On May 14, California Governor Jerry Brown released his revised budget. The reaction was vociferous throughout the state. Having already witnessed horrific cuts, the Women’s Foundation of California organized a campaign called Stand With Women. They joined other groups on the steps of the Capitol Building protesting the governor’s proposals and recommendations.

In January, the Women’s Foundation released a report called “Falling Behind” which documents the losses women and children have experienced during the last three years due to the recession and budget cuts as well as the resulting impacts. With research conducted by the California Budget Project, the report provides the data legislators and the governor need to develop a budget that is fair and equitable for all citizens but especially the poor and the vulnerable.

Susan Rose

California, like many states, is faced with a budgetary tsunami, and its leadership has chosen the wrong path to resolution. The slash and burn approach is not the answer and the golden state is moving towards a society where the gap between rich and poor will be ever more extreme.

Having been a county supervisor for eight years, I am well versed in the budgetary process conducted annually by government. Public budgets are about setting priorities and in the end reflect the values of the elected decision-makers. County governments are responsible for delivering social services and providing safety nets for their residents. Often the debate is over prioritizing funding for public safety versus public health and well-being.

In Sacramento, that annual budget struggle continues with the poor and the vulnerable losing out. Women and children, the elderly, and people with disabilities don’t have the political clout to make politicians value them or to have their voices heard. In the governor’s budget message he demonstrated his priorities by focusing on education and public safety:

“The May Revision builds upon the key principles underlying the enacted 2011/12 Budget and the Governor’s Budget protecting education and public safety programs, making government more efficient and less costly, moving government closer to the people, and paying down debt.”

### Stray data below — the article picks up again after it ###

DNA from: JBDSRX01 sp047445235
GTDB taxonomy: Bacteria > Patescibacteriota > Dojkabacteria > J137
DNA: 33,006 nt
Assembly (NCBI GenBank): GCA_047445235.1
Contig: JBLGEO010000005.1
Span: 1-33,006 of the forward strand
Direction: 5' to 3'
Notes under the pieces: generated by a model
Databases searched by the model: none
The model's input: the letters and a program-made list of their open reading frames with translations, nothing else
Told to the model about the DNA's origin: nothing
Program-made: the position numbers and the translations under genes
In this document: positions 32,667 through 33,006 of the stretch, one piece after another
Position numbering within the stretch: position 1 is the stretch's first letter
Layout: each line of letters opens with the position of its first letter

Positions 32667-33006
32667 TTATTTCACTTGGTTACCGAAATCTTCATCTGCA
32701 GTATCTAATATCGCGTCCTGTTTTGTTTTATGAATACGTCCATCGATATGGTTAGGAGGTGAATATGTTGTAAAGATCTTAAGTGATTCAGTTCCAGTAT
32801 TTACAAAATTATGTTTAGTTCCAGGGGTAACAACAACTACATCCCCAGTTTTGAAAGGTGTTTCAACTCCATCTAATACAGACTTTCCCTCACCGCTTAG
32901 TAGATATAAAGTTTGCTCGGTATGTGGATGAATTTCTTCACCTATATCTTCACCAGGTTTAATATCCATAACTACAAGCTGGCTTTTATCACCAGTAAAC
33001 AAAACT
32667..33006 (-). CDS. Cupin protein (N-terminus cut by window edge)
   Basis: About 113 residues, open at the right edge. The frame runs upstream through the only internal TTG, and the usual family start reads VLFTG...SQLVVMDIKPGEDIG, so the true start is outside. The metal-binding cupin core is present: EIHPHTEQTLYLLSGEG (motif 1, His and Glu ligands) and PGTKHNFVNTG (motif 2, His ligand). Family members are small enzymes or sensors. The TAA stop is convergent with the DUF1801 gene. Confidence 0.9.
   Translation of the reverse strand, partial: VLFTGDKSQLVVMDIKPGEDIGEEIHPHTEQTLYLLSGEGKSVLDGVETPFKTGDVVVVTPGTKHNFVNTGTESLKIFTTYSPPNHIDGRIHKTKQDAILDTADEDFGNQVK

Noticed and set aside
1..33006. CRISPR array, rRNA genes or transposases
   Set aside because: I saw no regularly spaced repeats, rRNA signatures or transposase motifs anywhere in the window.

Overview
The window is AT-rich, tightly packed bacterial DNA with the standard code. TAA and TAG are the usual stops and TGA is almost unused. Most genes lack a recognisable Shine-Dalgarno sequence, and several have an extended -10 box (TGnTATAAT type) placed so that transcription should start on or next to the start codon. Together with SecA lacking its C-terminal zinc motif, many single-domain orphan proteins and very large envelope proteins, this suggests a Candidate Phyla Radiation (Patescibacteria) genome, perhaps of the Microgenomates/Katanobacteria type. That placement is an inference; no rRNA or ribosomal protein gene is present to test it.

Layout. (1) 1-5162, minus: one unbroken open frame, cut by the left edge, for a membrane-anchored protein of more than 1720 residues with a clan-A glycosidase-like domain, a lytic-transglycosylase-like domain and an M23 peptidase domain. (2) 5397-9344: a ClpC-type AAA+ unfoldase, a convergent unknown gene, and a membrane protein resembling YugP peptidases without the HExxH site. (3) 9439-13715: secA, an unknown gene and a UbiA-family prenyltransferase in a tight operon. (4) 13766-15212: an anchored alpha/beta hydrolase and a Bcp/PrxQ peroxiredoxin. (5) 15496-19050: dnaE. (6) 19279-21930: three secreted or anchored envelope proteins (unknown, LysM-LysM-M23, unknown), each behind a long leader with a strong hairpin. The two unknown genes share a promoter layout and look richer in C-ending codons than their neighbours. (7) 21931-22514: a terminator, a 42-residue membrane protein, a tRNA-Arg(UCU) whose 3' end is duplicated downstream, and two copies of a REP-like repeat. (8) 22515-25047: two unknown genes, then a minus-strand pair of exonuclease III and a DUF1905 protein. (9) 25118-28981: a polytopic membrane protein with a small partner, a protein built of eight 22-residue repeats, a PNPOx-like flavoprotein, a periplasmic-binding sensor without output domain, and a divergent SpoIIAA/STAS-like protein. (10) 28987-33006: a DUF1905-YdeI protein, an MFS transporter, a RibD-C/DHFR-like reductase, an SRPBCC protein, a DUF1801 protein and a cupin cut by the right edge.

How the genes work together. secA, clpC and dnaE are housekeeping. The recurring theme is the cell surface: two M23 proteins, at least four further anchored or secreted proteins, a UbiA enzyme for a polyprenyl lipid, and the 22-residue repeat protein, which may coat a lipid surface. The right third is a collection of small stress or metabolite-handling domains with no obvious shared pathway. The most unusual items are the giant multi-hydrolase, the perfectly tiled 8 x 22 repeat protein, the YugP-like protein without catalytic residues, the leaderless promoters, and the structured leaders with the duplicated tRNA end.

All this sounds good, but who is paying for it? Governor Brown has made his choice. State welfare and health care programs for the poor will be cut by $1.3 billion. This includes Medi-Cal, CalWORKS, child care, IHSS (In Home Health Services) and other welfare and human service programs. If the tax measure on the November ballot does not pass, K-12 and community colleges will lose $5.5 million and the Cal State and UC systems will loose half a billion dollars.

This is a no-win game. The governor and the legislature do not have a long-range vision. Here’s the conundrum:

Cut childcare, and women cannot go to school or work;

Cut education or vocational training, women cannot prepare for work or raise their incomes;

Cut health care, and women and their families will either avoid treatment or go to emergency clinics instead;

Cut government jobs (mostly held by women), and women may have to go on unemployment;

Cut In Home Health Services support, and the sick or disabled will lose health care and caregivers will lose their jobs.

Any one of these losses will negatively impact single parent families, children, people with disabilities, and the elderly.

The Women’s Foundation of California has done its homework. The research is available to our state leaders. The California budget is scheduled for adoption by June 15. The Stand With Women Campaign wants elected officials to hold the line on budget cuts; use the impact data in “Falling Behind” to shape future policies; and to approve “a balanced budget that includes wise revenue solutions.”

Now is the time for acts of courage in Sacramento. It is a crucial moment in California history. Are we a caring and compassionate state, or more concerned with balancing the budget at the expense of the least fortunate? Women and their families should be treated with equal value. The state must fund programs essential to the survival and well- being of our women and children.

Which way, California?


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